UNDER THE CURRENT circumstances, those hotels that remain open are generally experiencing such low occupancy that employees may not have enough work just taking care of the few guests. But the COVID-19 pandemic has provided a new emphasis on an old chore – cleaning.
“We don’t want to cut the housekeeper’s hours so we have her do the laundry that we used to send to a linen service,” Samina “Sam” Sharp, principal at The Silver Vista Group in San Jose, California, said. “She also helps do some deep cleaning and other tasks to make up the time.”
Cleaning while keeping safe makes the task a little more time consuming, said Nancy Patel, a Knights Inn owner in Corpus Christi, Texas.
“We wait 24 hours to pull a room. That’s for the safety of our staff,” Patel said. “Then we’ll go pull 24 hours later, everything, bedspreads, everything comes out. And then we wait three days to clean it.”
They rotate rooms through the process, she said.
“What we do is take section by section and we’ll start deep cleaning. We’ll move the beds out, pull them up and do the deep, deep cleaning,” Patel said. “Those rooms take a couple of hours to finish, so that gives ‘em work.”
Larger companies also are recognizing the need for a new focus on cleanliness.
A council on cleanliness
Marriott International recently formed the Marriott Global Cleanliness Council to focus on developing new cleanliness standards, norms and behaviors that minimize risk and enhance safety for consumers and Marriott associates.
“We are living in a new age, with COVID-19 front and center for our guests and our associates,” said Arne Sorenson, Marriott’s president and CEO. “We want our guests to understand what we are doing today and planning for in the near future in the areas of cleanliness, hygiene and social distancing so that when they walk through the doors of one of our hotels, they know our commitment to their health and safety is our priority. It’s equally important to us that our associates know the changes we are making to help safeguard their health as they serve our guests.”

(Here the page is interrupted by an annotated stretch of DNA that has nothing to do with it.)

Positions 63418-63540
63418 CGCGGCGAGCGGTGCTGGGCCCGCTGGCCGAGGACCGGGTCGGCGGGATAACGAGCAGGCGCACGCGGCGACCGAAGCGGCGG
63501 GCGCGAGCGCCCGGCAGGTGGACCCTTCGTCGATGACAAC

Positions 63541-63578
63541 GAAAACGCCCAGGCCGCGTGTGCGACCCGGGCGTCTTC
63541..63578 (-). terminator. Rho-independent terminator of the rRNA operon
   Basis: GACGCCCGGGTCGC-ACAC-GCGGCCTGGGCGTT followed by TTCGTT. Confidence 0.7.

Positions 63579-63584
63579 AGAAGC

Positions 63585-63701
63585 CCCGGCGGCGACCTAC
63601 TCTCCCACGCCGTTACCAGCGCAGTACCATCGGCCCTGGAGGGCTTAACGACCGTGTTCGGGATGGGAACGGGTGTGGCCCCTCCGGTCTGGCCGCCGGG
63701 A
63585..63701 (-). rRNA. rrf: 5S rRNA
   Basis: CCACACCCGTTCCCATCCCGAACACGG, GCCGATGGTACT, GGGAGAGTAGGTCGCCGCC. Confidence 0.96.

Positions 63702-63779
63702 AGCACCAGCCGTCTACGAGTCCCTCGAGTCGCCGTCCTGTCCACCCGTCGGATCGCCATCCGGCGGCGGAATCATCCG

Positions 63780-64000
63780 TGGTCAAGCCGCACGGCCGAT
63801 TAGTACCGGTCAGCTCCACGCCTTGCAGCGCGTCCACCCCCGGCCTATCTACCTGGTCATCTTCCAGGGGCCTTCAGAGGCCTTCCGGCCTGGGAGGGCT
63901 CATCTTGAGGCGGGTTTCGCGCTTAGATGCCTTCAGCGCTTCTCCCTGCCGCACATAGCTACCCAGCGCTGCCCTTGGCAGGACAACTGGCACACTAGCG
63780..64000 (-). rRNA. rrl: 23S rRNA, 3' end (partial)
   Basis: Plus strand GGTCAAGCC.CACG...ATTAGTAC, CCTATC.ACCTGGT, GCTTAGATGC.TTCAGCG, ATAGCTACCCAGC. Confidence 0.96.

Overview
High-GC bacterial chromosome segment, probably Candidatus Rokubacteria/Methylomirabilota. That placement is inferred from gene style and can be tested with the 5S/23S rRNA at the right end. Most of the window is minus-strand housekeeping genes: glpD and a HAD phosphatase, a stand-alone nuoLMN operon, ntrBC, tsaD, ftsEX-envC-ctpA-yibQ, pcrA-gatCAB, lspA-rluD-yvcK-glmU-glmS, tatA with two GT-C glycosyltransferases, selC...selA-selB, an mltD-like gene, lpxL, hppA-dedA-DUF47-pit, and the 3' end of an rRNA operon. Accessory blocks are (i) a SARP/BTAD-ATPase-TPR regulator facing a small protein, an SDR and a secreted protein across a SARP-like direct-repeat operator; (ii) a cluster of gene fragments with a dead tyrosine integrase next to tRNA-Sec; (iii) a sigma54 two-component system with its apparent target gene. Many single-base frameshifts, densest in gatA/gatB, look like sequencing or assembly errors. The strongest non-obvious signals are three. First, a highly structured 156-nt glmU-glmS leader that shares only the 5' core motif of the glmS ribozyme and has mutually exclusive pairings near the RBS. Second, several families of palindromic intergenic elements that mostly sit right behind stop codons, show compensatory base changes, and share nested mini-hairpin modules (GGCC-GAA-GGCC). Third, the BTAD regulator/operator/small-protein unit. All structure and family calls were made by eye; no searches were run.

Ray Bennett, Marriott’s chief global officer for global operations, will chair the council. The council also includes advisory members Dr. Ruth Petran, senior corporate scientist for food safety and public health at water sanitation provider Ecolab; Dr. Michael Sauri, infectious disease specialist at Adventist Healthcare in Maryland; Dr. Richard Ghiselli, head of the School of Hospitality & Tourism Management at Purdue University; and Dr. Randy Worobo, professor of food microbiology in the Department of Food Science at Cornell University.
“Through the council and scientific advice of experts, we are taking a thoughtful approach to set an even higher bar of cleanliness and develop new guest interaction protocols,” said Bennett. “The Marriott Global Cleanliness Council is focused on more than just disinfection across the hotel, we are providing a holistic approach designed to take care of our guests and associates.”
Some of the new technology Marriott will employ in its new push for cleanliness are electrostatic sprayers with hospital-grade disinfectant to sanitize surfaces throughout the hotel. The sprayers can rapidly clean and disinfect large areas such as guest rooms, lobbies and other public areas.
In addition, the company is testing ultraviolet light technology for sanitizing keys for guests and devices shared by associates.
Marriott also is changing its procedures, particularly toward treatment of high-touch surfaces like doorknobs and elevator buttons. Those surfaces will be cleaned more regularly with hospital-grade disinfectants and disinfecting wipes will be provided to guests.
Marriott hotels now will have more signs in lobbies and public spaces encouraging social distancing, and furniture will be removed or rearranged to provide more room. The company is considering installing partitions at front desks and making masks and gloves available to employees.
It is installing more hand sanitizing stations at hotel entrances, front desks, elevator banks and fitness and meeting spaces. Guests will be able not only to check in using phone apps, but also to order room service meals that will be specially packaged and delivered to the door with no contact.
Marriott also is putting in place new food safety procedures and guidelines. They include more training for food handlers, increased self-inspection with validation by independent audits and a re-designing of in-room dining and buffets.
Sharp said another reason sanitation is important is the safety of her employees. In particular, ensuring their safety when the hotel is used to house first responders and even COVID-19 positive individuals under care by government agencies.
“I’m very supportive of providing hospital beds and rooms for essential workers, but not if we cannot procure hospital grade personal protection equipment or cleaning and sanitation equipment,” she said. “Our guests matter to us, but so do our employees who we are working with every day. They are extended family to us. We’ve got to do our best to put them first. In my hotel I’ve dropped off latex gloves when I can find them, even giving them my entire personal stash. I don’t put financial limits on what they order from supply companies to stay safe.”